House of Commons Hansard #59 of the 42nd Parliament, 1st Session. (The original version is on Parliament's site.) The word of the day was opposition.


Income Tax ActGovernment Orders

5:20 p.m.


The Deputy Speaker Conservative Bruce Stanton

Order, please. I know we have 10 minutes for questions and comments, but I do note there are other members interested in posing questions.

The hon. member for Central Okanagan—Similkameen—Nicola.

Income Tax ActGovernment Orders

5:25 p.m.


Dan Albas Conservative Central Okanagan—Similkameen—Nicola, BC

Mr. Speaker, I certainly agree with the member that any debt spent on infrastructure really should follow an economic framework of whether it makes our society more productive. It should not just simply be money out the door, and a hope that we will see a proper return.

Could the member maybe discuss the importance of ensuring there is good value for taxpayer money, and maybe give some thoughts about what things he will be looking at as the government moves forward on its plans in this area?

Income Tax ActGovernment Orders

5:25 p.m.


Garnett Genuis Conservative Sherwood Park—Fort Saskatchewan, AB

Mr. Speaker, I will try not to take up the rest of the 10 minutes with my response. Members know me not to be too verbose in the House, I am sure. I heard the member for Winnipeg North laugh at that, which is particularly funny.

With regard to the point about getting taxpayers value for money, it is particularly important, when we talk about something being infrastructure, to ensure that it actually is infrastructure. It is not because there are not important things that we should spend money on that are outside the category of infrastructure, but because there are specific economic arguments that one could make for deficit in the context of infrastructure that simply do not apply in other cases. The government is spending far more this year in terms of its deficit than its total spending on infrastructure. Therefore, it is pretty clear that there is a disconnect here. Again, as I was saying as we wrapped up, child care just is not infrastructure.

I want to quickly come back to the parliamentary secretary's question about lower income people not having money to put in their TFSAs. Again, I think some Canadians who are on the lower income end work very hard to save that much. It may not be most who can approach that maximum, but even someone who would have saved $6,000 or $7,000 a year would be losing out because of reducing the cap. More to the point, those wealthier Canadians, as I explained in my speech in some detail, are more likely to use RRSPs as opposed to TFSAs for a saving vehicle. We should do everything we can to expand TFSAs precisely because of the sort of differential positive impacts on those who are in the middle and lower income end.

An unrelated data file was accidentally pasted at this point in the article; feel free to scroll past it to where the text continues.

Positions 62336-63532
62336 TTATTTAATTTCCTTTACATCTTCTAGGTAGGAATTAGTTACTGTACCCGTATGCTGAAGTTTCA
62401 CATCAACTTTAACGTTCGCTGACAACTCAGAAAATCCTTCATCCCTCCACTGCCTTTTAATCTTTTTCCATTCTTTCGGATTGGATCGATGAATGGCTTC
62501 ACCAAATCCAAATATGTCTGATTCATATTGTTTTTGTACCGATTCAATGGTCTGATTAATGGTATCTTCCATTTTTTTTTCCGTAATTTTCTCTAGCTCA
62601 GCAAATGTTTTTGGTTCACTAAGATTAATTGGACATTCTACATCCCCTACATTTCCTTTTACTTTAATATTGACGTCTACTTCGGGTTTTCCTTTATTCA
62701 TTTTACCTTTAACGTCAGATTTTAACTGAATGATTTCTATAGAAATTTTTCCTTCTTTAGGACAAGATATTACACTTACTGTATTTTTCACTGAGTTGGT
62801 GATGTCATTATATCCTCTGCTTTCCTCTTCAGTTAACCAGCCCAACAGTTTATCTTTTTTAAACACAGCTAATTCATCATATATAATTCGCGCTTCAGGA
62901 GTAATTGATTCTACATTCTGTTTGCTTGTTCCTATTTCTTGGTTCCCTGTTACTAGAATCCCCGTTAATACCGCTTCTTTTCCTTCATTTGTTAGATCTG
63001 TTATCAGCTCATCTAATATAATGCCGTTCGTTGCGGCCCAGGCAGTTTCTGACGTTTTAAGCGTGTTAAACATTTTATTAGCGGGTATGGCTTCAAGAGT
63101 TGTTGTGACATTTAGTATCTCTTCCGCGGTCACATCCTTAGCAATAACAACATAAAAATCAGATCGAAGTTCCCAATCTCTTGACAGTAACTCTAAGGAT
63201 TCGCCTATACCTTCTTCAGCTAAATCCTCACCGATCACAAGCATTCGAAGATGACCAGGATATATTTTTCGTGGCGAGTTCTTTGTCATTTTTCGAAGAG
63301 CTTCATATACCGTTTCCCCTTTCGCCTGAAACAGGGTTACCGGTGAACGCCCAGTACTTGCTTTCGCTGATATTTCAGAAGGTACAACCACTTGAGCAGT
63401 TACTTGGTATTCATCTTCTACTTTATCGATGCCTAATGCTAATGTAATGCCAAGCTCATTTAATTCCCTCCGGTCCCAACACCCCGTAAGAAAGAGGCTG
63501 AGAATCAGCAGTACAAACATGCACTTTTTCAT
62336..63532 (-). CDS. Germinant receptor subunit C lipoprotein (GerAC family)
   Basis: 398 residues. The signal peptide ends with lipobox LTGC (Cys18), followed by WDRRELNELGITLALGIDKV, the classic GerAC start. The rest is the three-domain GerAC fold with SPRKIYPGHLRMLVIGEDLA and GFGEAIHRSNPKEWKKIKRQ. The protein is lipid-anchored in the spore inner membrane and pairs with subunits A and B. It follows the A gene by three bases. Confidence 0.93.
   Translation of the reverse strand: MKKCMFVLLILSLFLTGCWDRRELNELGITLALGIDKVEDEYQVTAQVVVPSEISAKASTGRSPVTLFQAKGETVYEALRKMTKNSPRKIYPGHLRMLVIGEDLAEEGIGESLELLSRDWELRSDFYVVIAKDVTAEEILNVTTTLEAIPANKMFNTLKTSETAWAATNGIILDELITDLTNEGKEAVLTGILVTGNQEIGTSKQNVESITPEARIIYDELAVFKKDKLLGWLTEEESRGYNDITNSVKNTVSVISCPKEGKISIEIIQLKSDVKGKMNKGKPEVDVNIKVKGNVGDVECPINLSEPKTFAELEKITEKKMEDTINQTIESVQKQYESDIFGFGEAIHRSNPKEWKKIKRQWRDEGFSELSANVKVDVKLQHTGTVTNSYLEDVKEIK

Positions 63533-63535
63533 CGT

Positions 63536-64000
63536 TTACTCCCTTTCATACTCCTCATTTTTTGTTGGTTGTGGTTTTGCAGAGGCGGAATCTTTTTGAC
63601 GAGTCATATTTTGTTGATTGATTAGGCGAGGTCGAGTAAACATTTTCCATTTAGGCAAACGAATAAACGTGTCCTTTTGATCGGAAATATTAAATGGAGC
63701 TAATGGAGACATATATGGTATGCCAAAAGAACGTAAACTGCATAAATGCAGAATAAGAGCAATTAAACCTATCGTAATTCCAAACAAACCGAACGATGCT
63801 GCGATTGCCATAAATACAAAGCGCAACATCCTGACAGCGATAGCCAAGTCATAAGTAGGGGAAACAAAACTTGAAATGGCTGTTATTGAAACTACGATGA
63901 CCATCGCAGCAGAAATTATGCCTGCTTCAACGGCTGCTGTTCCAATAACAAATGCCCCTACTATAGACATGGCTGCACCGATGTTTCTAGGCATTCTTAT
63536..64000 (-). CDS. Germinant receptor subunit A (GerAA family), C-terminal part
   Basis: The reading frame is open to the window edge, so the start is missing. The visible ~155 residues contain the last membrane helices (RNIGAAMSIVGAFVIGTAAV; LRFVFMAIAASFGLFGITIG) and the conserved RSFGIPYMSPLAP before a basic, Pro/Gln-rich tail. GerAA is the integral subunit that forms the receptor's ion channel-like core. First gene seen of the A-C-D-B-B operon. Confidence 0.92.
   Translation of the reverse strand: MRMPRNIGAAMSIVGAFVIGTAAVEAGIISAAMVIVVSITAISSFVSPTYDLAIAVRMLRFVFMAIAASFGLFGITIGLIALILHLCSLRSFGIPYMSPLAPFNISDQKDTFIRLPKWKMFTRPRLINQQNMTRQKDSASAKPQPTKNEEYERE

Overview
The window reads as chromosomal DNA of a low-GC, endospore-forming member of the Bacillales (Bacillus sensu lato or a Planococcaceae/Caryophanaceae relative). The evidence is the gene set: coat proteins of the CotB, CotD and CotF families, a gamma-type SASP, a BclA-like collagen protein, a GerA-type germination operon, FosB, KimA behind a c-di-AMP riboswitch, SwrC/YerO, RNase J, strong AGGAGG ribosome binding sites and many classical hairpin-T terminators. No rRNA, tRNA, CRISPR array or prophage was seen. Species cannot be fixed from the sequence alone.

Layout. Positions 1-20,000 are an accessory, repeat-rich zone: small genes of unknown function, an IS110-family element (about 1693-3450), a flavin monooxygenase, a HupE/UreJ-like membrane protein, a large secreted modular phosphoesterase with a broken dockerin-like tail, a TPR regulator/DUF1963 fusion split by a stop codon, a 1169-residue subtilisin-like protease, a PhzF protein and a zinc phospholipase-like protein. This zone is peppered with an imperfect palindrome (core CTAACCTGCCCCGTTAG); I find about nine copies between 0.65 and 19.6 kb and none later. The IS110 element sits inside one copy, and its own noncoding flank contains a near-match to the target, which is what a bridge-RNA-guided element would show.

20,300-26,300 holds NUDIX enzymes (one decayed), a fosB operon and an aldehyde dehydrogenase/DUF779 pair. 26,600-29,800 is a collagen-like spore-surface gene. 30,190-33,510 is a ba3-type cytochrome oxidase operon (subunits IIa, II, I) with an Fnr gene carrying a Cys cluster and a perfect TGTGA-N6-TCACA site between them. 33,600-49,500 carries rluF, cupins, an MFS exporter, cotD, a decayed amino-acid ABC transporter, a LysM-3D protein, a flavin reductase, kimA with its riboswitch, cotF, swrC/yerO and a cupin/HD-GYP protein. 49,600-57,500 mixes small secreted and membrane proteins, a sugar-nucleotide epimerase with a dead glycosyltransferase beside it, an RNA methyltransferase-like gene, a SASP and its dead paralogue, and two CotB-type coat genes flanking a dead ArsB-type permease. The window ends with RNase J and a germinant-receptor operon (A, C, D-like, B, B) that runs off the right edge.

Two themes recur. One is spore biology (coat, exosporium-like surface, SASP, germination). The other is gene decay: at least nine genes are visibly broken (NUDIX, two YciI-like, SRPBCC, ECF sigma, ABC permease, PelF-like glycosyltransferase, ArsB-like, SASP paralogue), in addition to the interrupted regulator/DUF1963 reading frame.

Income Tax ActGovernment Orders

5:25 p.m.

Winnipeg North Manitoba


Kevin Lamoureux LiberalParliamentary Secretary to the Leader of the Government in the House of Commons

Mr. Speaker, I can assure the member that I was not laughing at him. However, it is with pride that I stand today to comment on Bill C-2, in a special shirt with a unique-looking tie in celebration of Ukraine heritage.

The fact is that this is an implementation bill that ultimately will see thousands, in fact, millions of Canadians get a tax cut. I say it in that fashion, because the Conservatives who I have known over the years, generally speaking, vote in favour of tax cuts.

The types of tax cuts we are giving are going to Canada's middle class, such as teachers, firefighters, factory workers, and health care providers. They are part of Canada's hard-working middle class, and they would be getting a substantial tax cut, hundreds of millions of dollars in tax cuts.

Could the member explain to all those middle-class workers why the Conservative Party is voting against giving them a tax break? The member should recognize that the Conservatives are also voting against giving a special tax increase to those who make in excess of $200,000. This bill would ensure more income equality. Why would he vote against it?

Income Tax ActGovernment Orders

5:25 p.m.


Garnett Genuis Conservative Sherwood Park—Fort Saskatchewan, AB

Mr. Speaker, I always appreciate the interventions from my friend across the way.

Let me be clear that this is a tax change. It is a tax cut for some and an increase for others. However, the government is not clear on who the “some” and who the “others” are. It is like robbing Peter to save Paul without a great degree of clarity about which one is Peter and which one is Paul. Those making less than $45,000 a year, who are more likely to use TFSAs, would be worse off under this measure. Future generations would be worse off under this measure.